RULE #6: Always keep track of instructions, dosages and best-before dates.
But enough rules for now, let’s go into the details
When preparing a first aid kit, the fist step is to decide on a proper container that should be relatively small, lightweight, durable and ideally waterproof or at least showerproof. There are many options out there and it’s more of a personal choice. I picked a nylon bag (15x10x10 cm) with a waterproof zipper and several internal pouches for proper organization.
There are a number of general items that must always be present in a first aid kit, such as antiseptics and wound cleaning and dressing material.
You don’t want to end up with an infected open wound out there, do you?!
The rest strongly depends on your known medical condition, where you plan to travel, for how long, and what you plan to do there. Don’t forget the blister pads in a trekking trip or the diarrhea pills and rehydrating salts when bound to the rainforest! You might regret it…
Besides the cleaning and dressing material, I like to throw in some travel sickness and water purification tables as a prevention, and something against the symptoms of the common cold and flu.
But that’s not all. I thought I would put a first aid kit checklist together with pictures for you guys, for when you’re packing for the next adventure (you can also download this checklist in pdf format if you scroll to the bottom of this post).
- 15 – Water purification tablets. Micropur Forte or similar, 1 tablet yields 1 liter of disinfected water.
- 25 – Travel sickness tablets
Cleaning and dressing:
- 13 – Disposable gloves (x1 pair)
- 7 – Antiseptic wipes (x4)
- 6 – Iodine wipes (x4)
- 1 – Disinfecting liquid
- 11 – Sterile gauze pads (x4)
- 2 – Pressure bandage (x1)
- 9 and 12 – Waterproof strip bandages in several sizes (x5)
- 10 – Blister pads in several forms and sizes (x5)
- 21 – Dry eye drops
- 8 – Cotton buds for easier application of ointments
- 12 – Cold sore patches (x3)
- 24 – Painkillers. 6 capsules of Paracetamol 1000mg.
- 24 – Antinflammatory. 6 tablets of Ibuprofen 600mg.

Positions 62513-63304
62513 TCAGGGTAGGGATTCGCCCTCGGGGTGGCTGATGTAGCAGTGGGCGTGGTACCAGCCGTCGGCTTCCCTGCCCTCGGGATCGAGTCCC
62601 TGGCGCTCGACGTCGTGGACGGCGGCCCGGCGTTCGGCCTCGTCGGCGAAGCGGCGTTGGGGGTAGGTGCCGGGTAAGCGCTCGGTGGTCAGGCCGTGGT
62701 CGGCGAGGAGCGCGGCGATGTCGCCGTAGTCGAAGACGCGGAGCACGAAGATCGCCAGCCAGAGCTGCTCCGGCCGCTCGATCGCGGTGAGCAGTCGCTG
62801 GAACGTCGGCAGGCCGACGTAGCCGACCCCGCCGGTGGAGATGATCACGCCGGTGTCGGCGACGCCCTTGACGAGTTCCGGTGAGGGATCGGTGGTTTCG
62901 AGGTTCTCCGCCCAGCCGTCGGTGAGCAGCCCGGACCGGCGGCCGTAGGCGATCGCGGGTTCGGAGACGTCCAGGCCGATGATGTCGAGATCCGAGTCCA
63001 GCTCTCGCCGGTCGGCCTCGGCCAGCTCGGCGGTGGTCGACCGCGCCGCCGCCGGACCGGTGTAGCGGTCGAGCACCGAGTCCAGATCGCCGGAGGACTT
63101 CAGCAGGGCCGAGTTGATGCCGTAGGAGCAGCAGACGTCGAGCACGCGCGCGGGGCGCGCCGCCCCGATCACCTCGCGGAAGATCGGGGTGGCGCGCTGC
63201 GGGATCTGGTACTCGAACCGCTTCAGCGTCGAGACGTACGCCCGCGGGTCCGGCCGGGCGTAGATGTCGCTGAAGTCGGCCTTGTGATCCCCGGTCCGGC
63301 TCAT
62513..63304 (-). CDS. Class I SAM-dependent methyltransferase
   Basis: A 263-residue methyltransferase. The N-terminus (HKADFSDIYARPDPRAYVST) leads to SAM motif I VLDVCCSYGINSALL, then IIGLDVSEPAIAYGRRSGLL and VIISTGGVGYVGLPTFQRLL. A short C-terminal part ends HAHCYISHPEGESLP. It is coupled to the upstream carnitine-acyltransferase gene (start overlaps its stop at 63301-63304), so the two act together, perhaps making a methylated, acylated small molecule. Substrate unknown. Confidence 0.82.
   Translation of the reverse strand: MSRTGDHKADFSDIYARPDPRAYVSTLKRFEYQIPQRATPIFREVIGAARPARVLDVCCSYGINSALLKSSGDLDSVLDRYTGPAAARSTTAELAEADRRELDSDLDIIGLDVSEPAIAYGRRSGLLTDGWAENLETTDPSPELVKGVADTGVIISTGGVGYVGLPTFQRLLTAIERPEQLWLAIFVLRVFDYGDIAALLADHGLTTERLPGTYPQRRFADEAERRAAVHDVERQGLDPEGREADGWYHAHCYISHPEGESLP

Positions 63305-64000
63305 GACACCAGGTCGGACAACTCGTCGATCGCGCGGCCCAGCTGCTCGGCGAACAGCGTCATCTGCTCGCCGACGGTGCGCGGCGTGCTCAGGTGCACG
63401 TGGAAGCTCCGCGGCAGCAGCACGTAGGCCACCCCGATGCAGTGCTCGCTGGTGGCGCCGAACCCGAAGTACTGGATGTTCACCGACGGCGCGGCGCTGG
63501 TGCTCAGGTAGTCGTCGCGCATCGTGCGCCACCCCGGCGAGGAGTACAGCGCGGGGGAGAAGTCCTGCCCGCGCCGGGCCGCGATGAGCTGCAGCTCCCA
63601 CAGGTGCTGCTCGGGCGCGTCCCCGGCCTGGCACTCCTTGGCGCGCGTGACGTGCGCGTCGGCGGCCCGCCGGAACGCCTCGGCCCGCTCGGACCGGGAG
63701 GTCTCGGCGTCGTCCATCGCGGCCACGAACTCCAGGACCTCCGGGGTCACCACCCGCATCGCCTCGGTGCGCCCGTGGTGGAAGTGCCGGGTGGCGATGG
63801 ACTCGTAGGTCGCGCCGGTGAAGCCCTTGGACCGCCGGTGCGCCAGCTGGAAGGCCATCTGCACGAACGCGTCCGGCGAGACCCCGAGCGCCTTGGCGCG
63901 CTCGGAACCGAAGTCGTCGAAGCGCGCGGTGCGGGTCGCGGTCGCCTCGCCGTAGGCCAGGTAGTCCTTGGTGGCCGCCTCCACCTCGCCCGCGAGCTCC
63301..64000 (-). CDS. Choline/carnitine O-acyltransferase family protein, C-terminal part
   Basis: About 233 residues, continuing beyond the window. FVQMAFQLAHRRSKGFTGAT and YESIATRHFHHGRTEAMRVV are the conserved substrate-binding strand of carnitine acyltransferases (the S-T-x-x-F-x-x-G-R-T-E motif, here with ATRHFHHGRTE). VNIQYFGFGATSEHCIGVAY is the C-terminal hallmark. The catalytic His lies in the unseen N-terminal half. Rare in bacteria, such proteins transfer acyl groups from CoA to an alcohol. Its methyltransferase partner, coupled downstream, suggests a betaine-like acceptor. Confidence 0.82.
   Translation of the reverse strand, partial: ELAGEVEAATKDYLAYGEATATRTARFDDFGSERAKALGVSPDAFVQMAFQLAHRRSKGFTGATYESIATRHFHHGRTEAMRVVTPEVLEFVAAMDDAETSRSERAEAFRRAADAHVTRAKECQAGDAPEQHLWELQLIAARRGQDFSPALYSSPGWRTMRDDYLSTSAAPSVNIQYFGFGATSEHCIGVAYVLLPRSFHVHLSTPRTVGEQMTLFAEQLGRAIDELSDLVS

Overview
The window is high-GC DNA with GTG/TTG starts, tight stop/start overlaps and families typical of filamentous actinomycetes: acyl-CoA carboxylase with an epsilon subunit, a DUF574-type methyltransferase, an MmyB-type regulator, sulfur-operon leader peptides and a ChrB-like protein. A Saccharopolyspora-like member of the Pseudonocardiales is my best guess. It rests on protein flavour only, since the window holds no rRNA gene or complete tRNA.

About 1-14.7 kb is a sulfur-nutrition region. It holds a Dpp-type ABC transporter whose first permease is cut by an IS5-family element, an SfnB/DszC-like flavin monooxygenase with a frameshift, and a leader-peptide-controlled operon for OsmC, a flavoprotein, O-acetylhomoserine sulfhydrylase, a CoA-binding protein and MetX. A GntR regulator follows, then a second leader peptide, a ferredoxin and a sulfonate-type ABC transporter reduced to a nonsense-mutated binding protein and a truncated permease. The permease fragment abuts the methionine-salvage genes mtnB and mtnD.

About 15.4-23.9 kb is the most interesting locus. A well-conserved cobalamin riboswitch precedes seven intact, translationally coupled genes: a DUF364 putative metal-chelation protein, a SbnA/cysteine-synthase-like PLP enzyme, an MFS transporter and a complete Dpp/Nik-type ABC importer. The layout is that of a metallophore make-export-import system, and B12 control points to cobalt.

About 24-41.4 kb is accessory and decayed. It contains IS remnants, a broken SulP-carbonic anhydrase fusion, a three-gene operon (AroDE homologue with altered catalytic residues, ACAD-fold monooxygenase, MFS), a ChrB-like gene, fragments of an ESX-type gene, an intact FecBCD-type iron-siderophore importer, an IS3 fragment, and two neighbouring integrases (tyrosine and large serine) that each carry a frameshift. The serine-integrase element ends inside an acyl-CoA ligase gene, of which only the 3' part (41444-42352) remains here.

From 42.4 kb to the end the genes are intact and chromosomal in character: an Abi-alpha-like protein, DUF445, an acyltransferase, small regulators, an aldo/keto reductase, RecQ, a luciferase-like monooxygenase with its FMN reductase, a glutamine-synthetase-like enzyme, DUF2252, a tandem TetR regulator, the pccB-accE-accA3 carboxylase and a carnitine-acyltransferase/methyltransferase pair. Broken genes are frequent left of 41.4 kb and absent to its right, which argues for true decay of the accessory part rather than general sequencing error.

- 17 – Antihistaminic. 8 tablets of Polaramine 2mg.
- 18 – Cold/flu symptom relief. 3 sachet of Lemsip.
- 22 – Sore throat treatment. Tantum Verde sweets.
- 19 – A broad spectrum antibiotic specially indicated for airway infections. Zithromax, 1 3-day dose
- 20 – Diarrhea treatment. 10 tablets of Loperamide 2mg.
- 26 – Nausea treatment. 10 tablets of Primperan 10mg.
- 23 – Rehydrating salts. 3 sachets.
- 14 – Insect bite relief. 1 roll-on of Fenistil.
- 16 – Skin rash relief. 1 30g-tube of Hydrocortisone 5mg.
- 5 – Disposable syringe (In case of need, more hygienic than sterilized material in certain regions)
- 5 – Hypodermic needles (together with the syringe, or great to remove splinters, sea urchin spines or similar)
- 4 – A pair of tweezers
- 12 – Safety pins
- 3 – Electronic thermometer. Less fragile than classic mercury models.
- Emergency phone number and address of the nearest hospital or emergency service, or you travel insurance hot line.
There are a few other optional items that might be of interest but I don’t include in my kit for several reasons:
- A thermal blanket (aka space blanket).
- Antibiotic ointment packets.
- Instant cold compresses.
- Triangular bandages.
- Adhesive cloth tape.
- A breathing barrier.
And don’t ever forget
- Always know your kit and its limitations. And NEVER include anything you don’t know how to use or operate.
- Always tailor the content of your kit to the region you travel to, the activities you plan to do and the duration of your trip.
- If you doubt how to proceed when in an emergency, the wisest thing to do is to separate the victim from the source of danger and seek help immediately.
- Antibiotics must be used with care and prescribed by your GP. You may revert to them as a last resort only, and never to treat a simple cold. Remember: the more antibiotics you take, the more resistant the bad bacteria in your body become and the less good bacteria remain, which might cause other problems in the future.
- In all cases, if symptoms persist seek for medical help as soon as possible.
- Always keep track of instructions, dosages and best-before dates. If you use zip lock bags for your pills/tablets, write this information on them with a water-resistant pen.
Do you have any question or comment? We would love to hear from you! Just drop us a line in the comments sections a let’s talk!